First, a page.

Jeff - return current always travels on the nearest reference plane.
That could be ground, 3.3 volts, 5.0 volts or even a floating piece of
metal if that is nearby. If there are two power planes nearby (ie one
over and another under the trace) current will travel on both planes
with the majority of current traveling on the closest plane.
This is true for most of the length of a transmission line (two
dimensional analysis applies). There is a 3 dimensional discontinuity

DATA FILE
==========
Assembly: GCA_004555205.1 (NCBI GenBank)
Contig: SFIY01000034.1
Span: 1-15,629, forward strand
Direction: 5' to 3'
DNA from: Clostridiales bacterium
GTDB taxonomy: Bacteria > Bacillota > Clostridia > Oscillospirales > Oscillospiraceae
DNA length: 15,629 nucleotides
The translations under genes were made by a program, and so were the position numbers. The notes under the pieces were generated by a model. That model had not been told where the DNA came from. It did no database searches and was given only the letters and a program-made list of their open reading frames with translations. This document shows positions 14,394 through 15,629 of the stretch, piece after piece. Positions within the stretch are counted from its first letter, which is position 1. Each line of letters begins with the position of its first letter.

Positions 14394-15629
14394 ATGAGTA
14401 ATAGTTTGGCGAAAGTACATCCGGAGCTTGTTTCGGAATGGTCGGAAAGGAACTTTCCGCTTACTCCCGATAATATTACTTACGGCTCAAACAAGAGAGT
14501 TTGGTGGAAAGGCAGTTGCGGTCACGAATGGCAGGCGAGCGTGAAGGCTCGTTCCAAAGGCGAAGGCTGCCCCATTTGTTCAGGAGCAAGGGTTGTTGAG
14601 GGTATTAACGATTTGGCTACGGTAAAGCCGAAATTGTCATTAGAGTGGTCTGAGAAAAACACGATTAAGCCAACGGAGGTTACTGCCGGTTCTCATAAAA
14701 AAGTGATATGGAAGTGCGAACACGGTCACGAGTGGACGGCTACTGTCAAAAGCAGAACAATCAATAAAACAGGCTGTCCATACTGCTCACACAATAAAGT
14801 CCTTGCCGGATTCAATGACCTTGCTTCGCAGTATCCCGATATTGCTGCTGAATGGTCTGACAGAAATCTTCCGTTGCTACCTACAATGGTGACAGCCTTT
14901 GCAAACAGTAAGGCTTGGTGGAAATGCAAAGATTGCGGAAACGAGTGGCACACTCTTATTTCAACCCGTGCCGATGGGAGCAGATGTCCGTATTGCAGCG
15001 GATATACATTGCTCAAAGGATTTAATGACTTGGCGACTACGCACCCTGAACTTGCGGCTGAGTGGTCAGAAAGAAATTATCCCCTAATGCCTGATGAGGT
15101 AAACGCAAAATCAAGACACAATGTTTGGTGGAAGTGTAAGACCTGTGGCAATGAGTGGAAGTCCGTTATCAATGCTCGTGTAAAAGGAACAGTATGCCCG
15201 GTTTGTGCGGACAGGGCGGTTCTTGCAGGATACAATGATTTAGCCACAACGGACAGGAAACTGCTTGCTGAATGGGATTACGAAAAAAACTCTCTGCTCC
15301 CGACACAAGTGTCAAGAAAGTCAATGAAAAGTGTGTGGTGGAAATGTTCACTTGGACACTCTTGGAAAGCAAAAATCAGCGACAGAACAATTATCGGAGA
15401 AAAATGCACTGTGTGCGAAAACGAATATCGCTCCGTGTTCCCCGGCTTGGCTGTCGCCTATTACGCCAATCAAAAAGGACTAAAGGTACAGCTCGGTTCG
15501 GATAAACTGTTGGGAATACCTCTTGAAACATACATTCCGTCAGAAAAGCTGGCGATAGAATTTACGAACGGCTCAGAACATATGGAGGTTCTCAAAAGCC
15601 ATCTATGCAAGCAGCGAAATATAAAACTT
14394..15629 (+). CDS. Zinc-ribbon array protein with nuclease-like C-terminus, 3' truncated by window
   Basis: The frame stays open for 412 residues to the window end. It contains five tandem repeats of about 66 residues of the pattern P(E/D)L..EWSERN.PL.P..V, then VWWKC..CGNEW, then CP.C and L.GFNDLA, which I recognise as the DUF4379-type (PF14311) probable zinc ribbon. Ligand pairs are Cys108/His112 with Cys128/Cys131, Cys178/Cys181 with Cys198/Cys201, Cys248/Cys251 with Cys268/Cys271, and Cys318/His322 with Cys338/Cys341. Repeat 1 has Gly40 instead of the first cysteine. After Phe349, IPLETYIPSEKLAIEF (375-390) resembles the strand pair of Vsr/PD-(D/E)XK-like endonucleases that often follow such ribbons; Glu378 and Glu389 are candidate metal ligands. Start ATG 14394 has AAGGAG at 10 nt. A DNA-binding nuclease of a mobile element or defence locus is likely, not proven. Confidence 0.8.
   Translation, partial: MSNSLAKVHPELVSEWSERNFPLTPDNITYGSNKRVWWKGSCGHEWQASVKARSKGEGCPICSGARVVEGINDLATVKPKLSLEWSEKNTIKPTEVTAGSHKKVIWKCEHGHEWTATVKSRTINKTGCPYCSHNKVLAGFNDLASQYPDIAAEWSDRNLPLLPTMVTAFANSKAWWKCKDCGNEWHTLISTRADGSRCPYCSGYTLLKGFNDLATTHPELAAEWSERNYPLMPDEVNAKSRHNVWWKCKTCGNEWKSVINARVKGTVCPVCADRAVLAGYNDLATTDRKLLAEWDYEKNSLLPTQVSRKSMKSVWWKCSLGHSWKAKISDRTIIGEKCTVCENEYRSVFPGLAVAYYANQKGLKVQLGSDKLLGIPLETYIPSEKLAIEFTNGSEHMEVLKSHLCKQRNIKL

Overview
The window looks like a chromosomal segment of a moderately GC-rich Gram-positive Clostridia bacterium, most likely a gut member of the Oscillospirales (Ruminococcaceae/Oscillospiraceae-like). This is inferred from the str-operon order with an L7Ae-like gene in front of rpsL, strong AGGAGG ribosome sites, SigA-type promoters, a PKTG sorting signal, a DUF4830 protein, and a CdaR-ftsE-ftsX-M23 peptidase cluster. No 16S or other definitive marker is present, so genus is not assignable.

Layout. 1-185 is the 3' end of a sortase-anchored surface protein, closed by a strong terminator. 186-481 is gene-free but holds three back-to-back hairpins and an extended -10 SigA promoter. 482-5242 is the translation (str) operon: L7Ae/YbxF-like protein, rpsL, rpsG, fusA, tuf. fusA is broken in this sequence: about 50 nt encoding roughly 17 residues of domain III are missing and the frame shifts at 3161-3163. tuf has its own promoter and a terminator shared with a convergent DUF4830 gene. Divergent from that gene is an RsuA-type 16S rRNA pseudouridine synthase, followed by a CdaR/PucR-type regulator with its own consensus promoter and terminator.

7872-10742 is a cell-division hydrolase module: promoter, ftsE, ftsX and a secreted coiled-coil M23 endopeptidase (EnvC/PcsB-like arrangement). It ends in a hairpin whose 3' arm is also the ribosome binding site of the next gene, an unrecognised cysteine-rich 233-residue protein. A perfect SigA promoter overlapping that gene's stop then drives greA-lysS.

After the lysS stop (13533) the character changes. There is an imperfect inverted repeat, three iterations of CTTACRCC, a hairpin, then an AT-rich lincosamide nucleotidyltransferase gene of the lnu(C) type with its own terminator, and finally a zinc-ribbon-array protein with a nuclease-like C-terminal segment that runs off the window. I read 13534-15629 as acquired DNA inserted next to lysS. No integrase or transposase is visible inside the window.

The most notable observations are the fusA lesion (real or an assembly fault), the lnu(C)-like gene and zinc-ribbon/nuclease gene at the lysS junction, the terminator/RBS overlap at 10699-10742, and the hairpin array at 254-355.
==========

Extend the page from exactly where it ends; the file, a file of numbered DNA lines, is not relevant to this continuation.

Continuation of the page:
at the end of the trace (via, package pin, connector, etc.). At that
point, return current must jump from the old reference plane to some
other reference conductor. This often happens by displacement current
in a decoupling capacitor.
One possibility is the natural decoupling capacitance between Vdd and
Gnd planes. If the printed circuit board stackup has sig/Vdd/Gnd/sig
and signal current is forced to go through a via from one side of the
pcb to the other, return current will flow on Vdd for one portion of the
net and on Gnd for the another portion of the net. Charge will build up
on Vdd and Gnd near the via and cause the power planes to bounce a
little, as return current becomes displacement current in the
dielectric of the Vdd/Gnd plane capacitor.
Larry D Smith